The pavilion is the “V” shape section in the lower half of the diamond when the table is face up. It is made up of the girdle, pavilion facets, and culet. It comprises 8 pavilion mains and 16 lower girdle facets also known as “lower halves”. If a facet exists, the culet facet counts.

A diamond's capacity to break light and reflect it from numerous angles is a positive trait. As light enters the table, it is split by the crown facets and reflected at various angles down to the lower girdle facets in the pavilion's top portion. It bounces to the pavilion's main facets and reflects the table as brilliance.

The pavilion, like the crown, has an impact on how the diamond appears in the viewer's eye. Its large facets efficiently refract light, reflect it back to the table, creating the brilliance and sparkle seen from the top. The amount of light returned by the stone is also affected by the pavilion's depth. If the pavilion is either too shallow or too deep, light escapes and the diamond appears dull and less dazzling.


Pavilion Depth 

The amount of light returned by the stone is affected by the pavilion's depth. If the pavilion is either too shallow or too deep, light escapes and the diamond appears dull and less dazzling. Poorly cut pavilion facets cause light leakage, reducing the sparkle.A too shallow pavilion creates a “fisheye” effect. A diamond that lacks pavilion depth has a smaller pavilion angle affecting light transmission as the perpendicular light coming from the table cannot get the desired angle to bounce towards the pavilion facets. Instead, it jumps off the crown facets and exits the diamond. A pavilion that is too deep has a wider pavilion angle, making the light bounce off a different direction and escape the pavilion facets rather than returning back to the table. The table appears dark at this point because of light leakage at the pavilion.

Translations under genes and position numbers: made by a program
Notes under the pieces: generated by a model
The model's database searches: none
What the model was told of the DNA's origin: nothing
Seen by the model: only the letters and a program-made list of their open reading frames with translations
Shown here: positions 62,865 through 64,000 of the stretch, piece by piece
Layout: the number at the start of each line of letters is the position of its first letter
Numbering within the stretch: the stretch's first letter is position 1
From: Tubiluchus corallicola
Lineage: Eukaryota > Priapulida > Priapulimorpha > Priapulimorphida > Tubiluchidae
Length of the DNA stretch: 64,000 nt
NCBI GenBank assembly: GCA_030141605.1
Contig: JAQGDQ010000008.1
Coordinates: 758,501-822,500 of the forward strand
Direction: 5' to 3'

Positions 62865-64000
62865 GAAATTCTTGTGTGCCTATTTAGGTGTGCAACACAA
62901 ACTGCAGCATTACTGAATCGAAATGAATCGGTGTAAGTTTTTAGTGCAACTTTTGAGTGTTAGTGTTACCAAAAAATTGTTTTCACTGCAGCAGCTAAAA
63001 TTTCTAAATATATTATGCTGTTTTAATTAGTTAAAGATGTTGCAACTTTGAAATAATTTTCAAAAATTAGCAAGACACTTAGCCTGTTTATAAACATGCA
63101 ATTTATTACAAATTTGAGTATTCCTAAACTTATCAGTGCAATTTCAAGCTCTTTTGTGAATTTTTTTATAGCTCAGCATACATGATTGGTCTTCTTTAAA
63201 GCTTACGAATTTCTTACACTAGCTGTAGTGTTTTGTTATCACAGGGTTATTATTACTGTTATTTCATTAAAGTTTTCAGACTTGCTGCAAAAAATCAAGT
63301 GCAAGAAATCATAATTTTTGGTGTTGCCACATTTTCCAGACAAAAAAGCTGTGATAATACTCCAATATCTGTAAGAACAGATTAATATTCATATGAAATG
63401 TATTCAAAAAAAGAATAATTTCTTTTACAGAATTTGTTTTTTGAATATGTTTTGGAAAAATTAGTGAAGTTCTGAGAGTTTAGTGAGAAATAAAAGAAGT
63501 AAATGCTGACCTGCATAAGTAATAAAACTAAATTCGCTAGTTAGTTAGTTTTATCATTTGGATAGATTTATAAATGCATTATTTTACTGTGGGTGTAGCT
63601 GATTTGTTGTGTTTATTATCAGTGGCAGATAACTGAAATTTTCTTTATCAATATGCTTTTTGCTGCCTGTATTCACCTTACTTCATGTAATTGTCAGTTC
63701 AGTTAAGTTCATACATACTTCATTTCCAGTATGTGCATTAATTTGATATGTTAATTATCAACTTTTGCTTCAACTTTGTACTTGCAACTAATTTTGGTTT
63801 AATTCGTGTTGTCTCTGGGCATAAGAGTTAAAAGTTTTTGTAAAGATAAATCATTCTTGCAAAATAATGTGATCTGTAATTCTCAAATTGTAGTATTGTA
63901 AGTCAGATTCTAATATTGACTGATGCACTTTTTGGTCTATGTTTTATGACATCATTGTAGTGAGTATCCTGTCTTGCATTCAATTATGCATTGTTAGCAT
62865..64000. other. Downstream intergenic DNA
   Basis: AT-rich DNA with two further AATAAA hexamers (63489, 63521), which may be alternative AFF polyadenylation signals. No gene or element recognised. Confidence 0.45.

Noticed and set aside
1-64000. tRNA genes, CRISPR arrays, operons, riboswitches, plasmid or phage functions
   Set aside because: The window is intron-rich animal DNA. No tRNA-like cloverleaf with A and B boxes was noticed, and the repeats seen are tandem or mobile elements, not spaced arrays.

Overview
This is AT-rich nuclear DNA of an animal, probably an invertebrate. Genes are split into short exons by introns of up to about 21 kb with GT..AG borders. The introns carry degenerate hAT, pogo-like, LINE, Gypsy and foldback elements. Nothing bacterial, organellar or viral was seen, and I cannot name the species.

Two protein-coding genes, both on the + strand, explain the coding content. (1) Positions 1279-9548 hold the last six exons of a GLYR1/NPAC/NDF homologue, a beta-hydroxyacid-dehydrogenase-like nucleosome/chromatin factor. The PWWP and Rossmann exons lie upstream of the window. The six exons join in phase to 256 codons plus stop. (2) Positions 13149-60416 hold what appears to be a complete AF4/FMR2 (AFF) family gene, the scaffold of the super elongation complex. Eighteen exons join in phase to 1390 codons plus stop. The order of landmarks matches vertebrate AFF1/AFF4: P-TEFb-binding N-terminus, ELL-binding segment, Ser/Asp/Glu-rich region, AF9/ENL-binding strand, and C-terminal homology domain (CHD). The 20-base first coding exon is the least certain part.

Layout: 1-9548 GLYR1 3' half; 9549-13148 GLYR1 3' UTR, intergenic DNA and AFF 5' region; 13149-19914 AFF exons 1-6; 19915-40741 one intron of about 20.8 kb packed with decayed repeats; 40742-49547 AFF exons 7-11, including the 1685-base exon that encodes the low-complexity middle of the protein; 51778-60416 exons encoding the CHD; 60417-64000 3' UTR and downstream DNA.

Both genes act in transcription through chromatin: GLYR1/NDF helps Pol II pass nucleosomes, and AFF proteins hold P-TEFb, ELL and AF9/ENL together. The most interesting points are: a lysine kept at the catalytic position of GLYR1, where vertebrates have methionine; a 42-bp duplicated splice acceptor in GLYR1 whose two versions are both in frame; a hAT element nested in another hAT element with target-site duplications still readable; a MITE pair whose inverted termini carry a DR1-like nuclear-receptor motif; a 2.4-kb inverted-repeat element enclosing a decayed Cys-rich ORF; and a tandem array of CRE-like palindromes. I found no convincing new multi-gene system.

The pavilion depth percentage is the diamond’s pavilion depth compared to the average girdle diameter. The ideal pavilion depth based on GIA standards is between 41% to 48%. It is calculated using the below formula: 

Pavilion Depth % = (Pavilion Depth / Average Girdle Diameter) x 100

where the Average Girdle Diameter = (minimum diameter + maximum diameter) ÷ 2.

The depth percentage of fancy-cut diamonds can also be calculated as follows:

Fancy Cut Depth Percentage =  (Pavilion Depth / Total Diamont Width) x 100


Pavilion Angle

Diamonds sparkle because of how the light reflects from one facet to another until the prism of light is complete. A perfectly-cut diamond with an ideal pavilion angle produces high sparkle, brilliance and fire.The pavilion angle is the relationship of the pavilion facets towards the girdle plane as expressed in the formula below:


Pavilion Angle = tan-1 of [Pavilion Depth / 50]


  1. Using a scientific calculator, enter the pavilion depth (in mm).
  2. Divide the pavilion depth by 50.
  3. Press Tan-1 in the calculator and the answer that appears is the pavilion angle.


Knowing if the crown and pavilion fall within the ideal range is important when looking for the perfect diamond to purchase. It is fortunate that diamond proportions can be measured and used as a guide to eventually obtain something elegant and worth your investment for yourself and someone you care for dearly. 

When looking for a round brilliant diamond, below is a quick cheat sheet for the ideal proportions:


Total Diamond Depth = 61%- 62.5%
Pavilion angle = 40.6%- 41%
Table size = 54%- 57%
Crown angle = 34%- 35%
Girdle thickness = Thin-medium
Culet = None

When in doubt, it is strongly recommended to consult a trusted jeweller to assist you with understanding diamond proportions and performance. At Kobelli, our diamond experts can help you from start to finish. You are welcome to contact us for a FREE  consultation.